Author: Julia Quinn
Genre: romance, historical fiction
Published: 2000 - 2006, 2013
Source: borrowed library, purchased
Average Rating: 4 out of 5
Set between 1813 and 1825, the Bridgerton Series is a collection of eight novels, each featuring one of the eight children of the late Viscount Bridgerton: Anthony, Benedict, Colin, Daphne, Eloise, Francesca, Gregory, and Hyacinth. I didn't originally set out to write an eight-book series; at first it was just going to be a trilogy! But readers really took to the Bridgertons (and to the mysterious Lady Whistledown, whose gossip columns "narrated" the first four books), and I found myself rather enamored with the family, too.
Today we're trying something a little new, as Ageless Pages bring you our first series review. While each book is technically a standalone, the series is so huge and sweeping, that I feel it bears looking at together. I've reviewed the collected "second" epilogues from Happily Ever After after their original novels, because that made sense to me.
Second Epilogue: Taking place 20 years after the end of The Duke and I, a very sweet little story about Simon finally confronting part of his tortured past to help one of his nephews, (not a spoiler because he has about twenty-eight of them,) and making peace so he and Daphne can move forward with an exciting surprise. I liked seeing so far into their future to see how some of the most immature characters in the series became such great people.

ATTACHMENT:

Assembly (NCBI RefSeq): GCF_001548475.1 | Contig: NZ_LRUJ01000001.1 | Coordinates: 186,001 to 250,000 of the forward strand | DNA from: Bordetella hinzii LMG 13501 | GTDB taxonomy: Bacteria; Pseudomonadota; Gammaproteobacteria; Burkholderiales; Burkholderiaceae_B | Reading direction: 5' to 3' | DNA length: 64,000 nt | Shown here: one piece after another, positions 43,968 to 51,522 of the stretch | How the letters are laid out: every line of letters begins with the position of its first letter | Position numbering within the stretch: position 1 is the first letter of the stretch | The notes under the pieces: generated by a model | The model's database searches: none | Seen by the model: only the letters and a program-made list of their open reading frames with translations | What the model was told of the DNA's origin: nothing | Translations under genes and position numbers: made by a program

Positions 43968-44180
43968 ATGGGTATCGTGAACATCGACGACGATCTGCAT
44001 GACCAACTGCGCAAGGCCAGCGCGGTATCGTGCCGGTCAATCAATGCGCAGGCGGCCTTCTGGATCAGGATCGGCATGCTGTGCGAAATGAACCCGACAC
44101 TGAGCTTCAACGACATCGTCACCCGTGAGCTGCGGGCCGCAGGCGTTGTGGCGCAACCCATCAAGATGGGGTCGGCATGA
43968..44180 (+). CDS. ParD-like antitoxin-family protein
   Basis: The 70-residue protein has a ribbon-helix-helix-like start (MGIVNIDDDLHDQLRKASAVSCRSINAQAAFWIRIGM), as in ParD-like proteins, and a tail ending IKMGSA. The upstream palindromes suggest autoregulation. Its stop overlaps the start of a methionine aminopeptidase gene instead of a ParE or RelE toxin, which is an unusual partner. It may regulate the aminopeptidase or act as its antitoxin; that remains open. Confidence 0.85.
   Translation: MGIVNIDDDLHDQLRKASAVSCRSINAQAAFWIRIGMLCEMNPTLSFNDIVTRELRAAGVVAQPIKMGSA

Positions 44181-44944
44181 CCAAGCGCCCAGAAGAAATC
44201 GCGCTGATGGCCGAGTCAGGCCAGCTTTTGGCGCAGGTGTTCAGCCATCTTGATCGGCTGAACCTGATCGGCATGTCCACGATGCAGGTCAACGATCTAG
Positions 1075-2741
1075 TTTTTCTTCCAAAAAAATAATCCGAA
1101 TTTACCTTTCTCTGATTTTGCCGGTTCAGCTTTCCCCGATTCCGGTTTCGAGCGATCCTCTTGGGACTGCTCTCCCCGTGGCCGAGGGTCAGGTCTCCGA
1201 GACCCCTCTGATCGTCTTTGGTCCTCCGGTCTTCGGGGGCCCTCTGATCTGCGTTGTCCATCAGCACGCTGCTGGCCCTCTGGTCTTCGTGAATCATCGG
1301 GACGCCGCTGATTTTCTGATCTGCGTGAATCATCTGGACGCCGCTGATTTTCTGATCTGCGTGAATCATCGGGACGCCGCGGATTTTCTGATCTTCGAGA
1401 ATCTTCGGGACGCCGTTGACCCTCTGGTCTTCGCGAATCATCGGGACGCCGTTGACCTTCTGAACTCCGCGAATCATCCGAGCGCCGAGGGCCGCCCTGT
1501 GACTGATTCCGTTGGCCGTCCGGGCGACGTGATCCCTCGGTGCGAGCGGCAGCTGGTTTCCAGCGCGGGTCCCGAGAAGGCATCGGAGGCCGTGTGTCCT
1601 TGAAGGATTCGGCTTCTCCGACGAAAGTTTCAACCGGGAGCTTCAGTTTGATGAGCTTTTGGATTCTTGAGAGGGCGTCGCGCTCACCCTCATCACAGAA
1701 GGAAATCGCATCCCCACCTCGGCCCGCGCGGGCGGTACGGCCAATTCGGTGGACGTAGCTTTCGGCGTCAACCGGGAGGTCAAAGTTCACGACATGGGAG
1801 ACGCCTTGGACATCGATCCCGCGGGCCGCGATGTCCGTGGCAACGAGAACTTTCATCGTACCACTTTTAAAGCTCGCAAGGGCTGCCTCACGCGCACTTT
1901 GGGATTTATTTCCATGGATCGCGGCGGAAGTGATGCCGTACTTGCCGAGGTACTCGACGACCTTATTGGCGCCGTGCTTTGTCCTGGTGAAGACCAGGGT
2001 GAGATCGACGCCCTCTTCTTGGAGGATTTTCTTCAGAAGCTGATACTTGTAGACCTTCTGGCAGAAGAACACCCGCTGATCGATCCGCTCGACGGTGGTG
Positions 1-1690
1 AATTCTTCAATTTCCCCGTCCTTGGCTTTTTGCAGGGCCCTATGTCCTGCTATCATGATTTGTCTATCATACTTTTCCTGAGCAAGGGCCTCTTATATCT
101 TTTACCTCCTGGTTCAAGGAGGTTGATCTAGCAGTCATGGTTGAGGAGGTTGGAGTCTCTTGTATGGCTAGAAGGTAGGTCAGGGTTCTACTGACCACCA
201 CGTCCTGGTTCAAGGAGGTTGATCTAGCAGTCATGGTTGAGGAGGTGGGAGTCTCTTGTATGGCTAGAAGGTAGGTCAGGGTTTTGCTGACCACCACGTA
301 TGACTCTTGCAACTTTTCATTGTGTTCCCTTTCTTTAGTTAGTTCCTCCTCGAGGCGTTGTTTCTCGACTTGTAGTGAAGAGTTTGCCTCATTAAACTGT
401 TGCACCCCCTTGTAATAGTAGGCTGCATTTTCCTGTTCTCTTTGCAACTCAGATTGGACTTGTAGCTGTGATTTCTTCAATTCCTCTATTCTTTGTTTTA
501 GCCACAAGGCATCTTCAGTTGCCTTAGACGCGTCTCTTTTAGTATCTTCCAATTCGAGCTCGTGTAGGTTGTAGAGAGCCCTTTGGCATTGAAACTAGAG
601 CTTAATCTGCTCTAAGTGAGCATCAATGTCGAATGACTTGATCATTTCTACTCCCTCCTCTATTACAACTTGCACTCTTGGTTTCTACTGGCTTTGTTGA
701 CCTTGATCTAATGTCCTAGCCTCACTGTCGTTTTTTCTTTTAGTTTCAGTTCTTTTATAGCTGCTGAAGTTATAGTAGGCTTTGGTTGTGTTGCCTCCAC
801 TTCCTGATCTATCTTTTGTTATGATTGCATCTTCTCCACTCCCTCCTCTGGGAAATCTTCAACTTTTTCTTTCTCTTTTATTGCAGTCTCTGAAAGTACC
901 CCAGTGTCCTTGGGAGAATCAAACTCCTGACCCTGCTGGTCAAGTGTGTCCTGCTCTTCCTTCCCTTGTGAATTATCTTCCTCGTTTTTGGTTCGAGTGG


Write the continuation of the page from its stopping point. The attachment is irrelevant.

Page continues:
Second Epilogue: Knowing where her bread was buttered, we pick up several years later with another pall-mall game. Since the death mallet brought Anthony and Kate together, they've launched an elaborate prank war in order to steal the black mallet and then sabotage each other's game. As instrumental parts of the original wooing, Daphne, Simon, Colin and Kate's sister all join them for this yearly treat, which is actually really cute. It's not an important part of Bridgerton history, but it's fun to read.
In this loose retelling of Cinderella, Sophie Beckett is an earl's well cared for by-blow. After his death, her evil stepmother and stepsister force her into servitude, as you do, (though she has a second, good stepsister who does try to make things easier.) Sophie sneaks into Violet Bridgerton's masquerade ball and it's love at first sight between her and Benedict Bridgerton. That's just the start of their story, which spans the years as Benedict searches for his mysterious lady in silver, while trying to save a poor, abused serving maid who looks awfully familiar. It's magical.
Second Epilogue: Posy, the not-evil stepsister, gets her own brief HEA with a vicar, resulting in a HILARIOUS line, as Sophie and Benedict see the new couple kissing, '"Normally I'd say to call the priest," he remarked, "except that seems to be what got us into this mess in the first place."' Of all the books, this is the one I bought in paperback so I can reread it annually.